Washington D.C. Travel and Transportation Trends
The District of Columbia Department of Transportation (DDOT) is the branch of government that manages and maintains publicly owned transportation related infrastructure in Washington D.C. DDOT has authority over the planning, design, construction, and maintenance of bridges, sidewalks, streets, street lights, traffic signals, and other transportation related infrastructure (DDOT). In order to help alleviate congestion and offer more travel options for commuters and tourist alike, DDOT has partnered with several nearby jurisdictions and Alta Bike Share Inc. in a public-private partnership for a bikeshare system. Currently Capital Bikshare has more than 200 stations, 37,000 annual members, and more than 240,000 24-hour memberships. A further 32 more stations are planned to open by the end of 2013 (Capital Bikeshare, 2013).
Commuters in Washington D.C. have a major influence on travel patterns, as only 28% of people employed in D.C. commute from within the city. More than 56% of employees commute in from nearby Maryland and Virginia and the remainder of commuters enter the city from D.C.’s outlying suburbs (DDOT).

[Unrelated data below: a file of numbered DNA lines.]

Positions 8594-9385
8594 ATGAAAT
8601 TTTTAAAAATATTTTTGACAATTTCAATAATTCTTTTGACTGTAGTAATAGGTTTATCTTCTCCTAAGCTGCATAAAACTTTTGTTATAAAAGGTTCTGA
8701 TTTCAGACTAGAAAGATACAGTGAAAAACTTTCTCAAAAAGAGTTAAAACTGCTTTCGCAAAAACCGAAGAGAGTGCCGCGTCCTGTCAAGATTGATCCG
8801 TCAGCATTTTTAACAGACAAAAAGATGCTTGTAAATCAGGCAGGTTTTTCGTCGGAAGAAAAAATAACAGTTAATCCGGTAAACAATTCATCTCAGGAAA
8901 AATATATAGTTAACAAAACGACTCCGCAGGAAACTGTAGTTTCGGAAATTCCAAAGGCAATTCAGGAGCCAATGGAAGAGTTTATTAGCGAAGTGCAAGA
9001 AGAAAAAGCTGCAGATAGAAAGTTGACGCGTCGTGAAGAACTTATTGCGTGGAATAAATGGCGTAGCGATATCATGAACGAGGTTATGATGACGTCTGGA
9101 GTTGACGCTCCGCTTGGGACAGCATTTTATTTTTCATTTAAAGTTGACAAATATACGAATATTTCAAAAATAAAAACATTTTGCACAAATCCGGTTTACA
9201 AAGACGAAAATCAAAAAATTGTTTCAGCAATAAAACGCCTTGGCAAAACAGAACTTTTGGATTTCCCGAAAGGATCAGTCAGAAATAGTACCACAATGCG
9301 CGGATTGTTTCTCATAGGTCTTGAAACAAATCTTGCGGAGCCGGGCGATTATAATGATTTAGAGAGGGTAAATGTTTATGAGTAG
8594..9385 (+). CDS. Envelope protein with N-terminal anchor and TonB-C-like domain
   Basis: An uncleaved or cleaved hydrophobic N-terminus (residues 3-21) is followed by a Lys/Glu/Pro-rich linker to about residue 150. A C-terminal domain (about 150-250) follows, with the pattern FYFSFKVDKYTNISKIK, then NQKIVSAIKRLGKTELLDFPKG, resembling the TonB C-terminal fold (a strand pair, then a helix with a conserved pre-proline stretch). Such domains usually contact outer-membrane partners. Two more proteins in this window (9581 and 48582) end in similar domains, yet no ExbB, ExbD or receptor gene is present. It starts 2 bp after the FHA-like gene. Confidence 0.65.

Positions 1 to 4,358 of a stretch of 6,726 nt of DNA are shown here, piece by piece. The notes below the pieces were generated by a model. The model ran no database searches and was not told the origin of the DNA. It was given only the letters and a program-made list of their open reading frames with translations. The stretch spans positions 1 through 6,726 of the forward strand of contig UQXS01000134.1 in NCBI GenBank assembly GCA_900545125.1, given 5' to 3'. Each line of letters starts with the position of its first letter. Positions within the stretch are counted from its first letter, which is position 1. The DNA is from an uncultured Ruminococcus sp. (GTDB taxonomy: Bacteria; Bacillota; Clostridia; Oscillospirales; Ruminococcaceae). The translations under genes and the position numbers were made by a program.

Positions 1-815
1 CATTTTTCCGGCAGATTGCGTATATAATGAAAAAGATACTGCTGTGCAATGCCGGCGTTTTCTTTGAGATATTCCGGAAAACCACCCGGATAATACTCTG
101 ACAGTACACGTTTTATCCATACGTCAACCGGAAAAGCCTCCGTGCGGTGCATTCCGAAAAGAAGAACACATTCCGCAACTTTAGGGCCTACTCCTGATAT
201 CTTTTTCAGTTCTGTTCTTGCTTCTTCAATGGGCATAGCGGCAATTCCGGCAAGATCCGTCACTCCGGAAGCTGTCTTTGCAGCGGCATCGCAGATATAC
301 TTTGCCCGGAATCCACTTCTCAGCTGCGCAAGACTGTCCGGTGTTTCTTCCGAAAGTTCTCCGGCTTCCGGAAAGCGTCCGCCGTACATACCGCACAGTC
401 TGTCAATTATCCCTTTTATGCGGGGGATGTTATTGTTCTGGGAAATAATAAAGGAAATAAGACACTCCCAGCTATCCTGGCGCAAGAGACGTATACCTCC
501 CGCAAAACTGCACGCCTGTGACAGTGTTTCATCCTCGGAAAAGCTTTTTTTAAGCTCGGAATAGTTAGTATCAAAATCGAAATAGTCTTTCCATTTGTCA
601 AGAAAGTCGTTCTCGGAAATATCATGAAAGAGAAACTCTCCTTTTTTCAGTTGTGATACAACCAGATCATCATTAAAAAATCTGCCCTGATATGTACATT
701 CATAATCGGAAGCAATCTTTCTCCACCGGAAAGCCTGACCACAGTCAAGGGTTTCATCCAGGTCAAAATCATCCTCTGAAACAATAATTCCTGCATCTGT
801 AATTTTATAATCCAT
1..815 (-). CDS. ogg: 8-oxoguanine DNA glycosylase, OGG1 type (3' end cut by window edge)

Washington D.C. has the second highest percentage of public transit commuters in the United States behind New York City. Although public transit is a popular option there are still more than 44% of all commuters into D.C. that choose to travel by car, 21% take the Metro (subway), 14% carpool, 9% use the Metrobus, 5% walk, 3% by rail, and 0.6% ride a bike (2010 ACS). It is noteworthy that according to a recent American Community Survey, 35.4% of households in D.C. do not own a car (ACS, 2008)
References:“About” District Department of Transportation, 2013. Web.
United States Census Bureau. 2010. Webhttp://factfinder2.census.gov/bkmk/table/1.0/en/ACS/10_1YR/S0801/0400000US11